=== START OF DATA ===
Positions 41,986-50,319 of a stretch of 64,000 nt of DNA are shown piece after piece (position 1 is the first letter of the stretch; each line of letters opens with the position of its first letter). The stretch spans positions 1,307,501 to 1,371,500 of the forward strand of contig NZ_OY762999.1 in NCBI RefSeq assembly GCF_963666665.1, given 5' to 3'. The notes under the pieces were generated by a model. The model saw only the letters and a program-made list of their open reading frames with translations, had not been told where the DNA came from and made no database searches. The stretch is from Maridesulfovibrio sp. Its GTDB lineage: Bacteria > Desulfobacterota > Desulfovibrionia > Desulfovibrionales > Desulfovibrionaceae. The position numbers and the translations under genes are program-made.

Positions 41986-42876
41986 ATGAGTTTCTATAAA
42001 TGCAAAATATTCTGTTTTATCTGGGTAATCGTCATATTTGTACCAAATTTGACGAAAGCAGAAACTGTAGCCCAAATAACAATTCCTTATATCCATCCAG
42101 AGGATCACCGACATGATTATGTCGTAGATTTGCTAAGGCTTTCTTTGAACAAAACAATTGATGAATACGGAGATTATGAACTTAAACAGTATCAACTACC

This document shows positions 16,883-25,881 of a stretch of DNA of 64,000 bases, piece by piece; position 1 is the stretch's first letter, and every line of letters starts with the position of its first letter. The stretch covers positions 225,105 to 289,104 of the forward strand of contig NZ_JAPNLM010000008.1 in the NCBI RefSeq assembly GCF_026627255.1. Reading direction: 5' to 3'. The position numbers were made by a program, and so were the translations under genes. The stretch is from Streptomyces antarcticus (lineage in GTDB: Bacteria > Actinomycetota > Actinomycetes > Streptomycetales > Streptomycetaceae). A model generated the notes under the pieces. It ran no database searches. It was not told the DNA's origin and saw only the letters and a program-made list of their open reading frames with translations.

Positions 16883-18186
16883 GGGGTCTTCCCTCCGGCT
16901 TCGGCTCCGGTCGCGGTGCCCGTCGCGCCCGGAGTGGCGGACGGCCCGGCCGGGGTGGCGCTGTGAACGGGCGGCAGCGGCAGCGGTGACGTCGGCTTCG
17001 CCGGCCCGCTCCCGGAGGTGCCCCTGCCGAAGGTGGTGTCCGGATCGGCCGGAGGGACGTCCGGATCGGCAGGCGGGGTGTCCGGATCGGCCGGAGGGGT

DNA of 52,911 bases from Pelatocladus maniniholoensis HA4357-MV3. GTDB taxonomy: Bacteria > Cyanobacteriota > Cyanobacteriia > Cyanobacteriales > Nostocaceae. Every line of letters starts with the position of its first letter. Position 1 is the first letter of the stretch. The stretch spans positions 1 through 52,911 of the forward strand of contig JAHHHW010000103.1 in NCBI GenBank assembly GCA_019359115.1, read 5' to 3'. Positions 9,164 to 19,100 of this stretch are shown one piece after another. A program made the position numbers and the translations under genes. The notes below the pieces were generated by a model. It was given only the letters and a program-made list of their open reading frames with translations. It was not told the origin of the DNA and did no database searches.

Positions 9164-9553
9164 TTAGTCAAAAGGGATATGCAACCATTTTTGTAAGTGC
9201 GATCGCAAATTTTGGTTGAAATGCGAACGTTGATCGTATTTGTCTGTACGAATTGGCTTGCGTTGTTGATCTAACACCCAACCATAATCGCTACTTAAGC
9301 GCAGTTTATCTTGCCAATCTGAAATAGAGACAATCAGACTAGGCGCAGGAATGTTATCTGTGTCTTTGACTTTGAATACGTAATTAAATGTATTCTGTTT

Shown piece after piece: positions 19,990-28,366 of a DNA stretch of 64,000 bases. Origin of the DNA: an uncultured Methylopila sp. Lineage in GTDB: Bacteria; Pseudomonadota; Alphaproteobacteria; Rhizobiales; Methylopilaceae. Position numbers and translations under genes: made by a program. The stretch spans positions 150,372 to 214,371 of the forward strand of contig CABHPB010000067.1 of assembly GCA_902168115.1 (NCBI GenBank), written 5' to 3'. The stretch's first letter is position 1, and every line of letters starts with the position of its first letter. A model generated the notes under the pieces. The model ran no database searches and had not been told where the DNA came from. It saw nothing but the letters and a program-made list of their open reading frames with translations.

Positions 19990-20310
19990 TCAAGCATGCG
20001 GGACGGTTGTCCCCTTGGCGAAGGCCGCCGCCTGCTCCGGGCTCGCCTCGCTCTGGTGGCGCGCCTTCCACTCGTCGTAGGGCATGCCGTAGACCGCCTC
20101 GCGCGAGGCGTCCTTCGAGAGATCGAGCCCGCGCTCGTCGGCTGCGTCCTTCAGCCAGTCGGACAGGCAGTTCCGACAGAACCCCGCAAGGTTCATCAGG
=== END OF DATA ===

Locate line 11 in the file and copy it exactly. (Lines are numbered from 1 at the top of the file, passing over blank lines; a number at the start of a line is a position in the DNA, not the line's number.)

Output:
DNA of 52,911 bases from Pelatocladus maniniholoensis HA4357-MV3. GTDB taxonomy: Bacteria > Cyanobacteriota > Cyanobacteriia > Cyanobacteriales > Nostocaceae. Every line of letters starts with the position of its first letter. Position 1 is the first letter of the stretch. The stretch spans positions 1 through 52,911 of the forward strand of contig JAHHHW010000103.1 in NCBI GenBank assembly GCA_019359115.1, read 5' to 3'. Positions 9,164 to 19,100 of this stretch are shown one piece after another. A program made the position numbers and the translations under genes. The notes below the pieces were generated by a model. It was given only the letters and a program-made list of their open reading frames with translations. It was not told the origin of the DNA and did no database searches.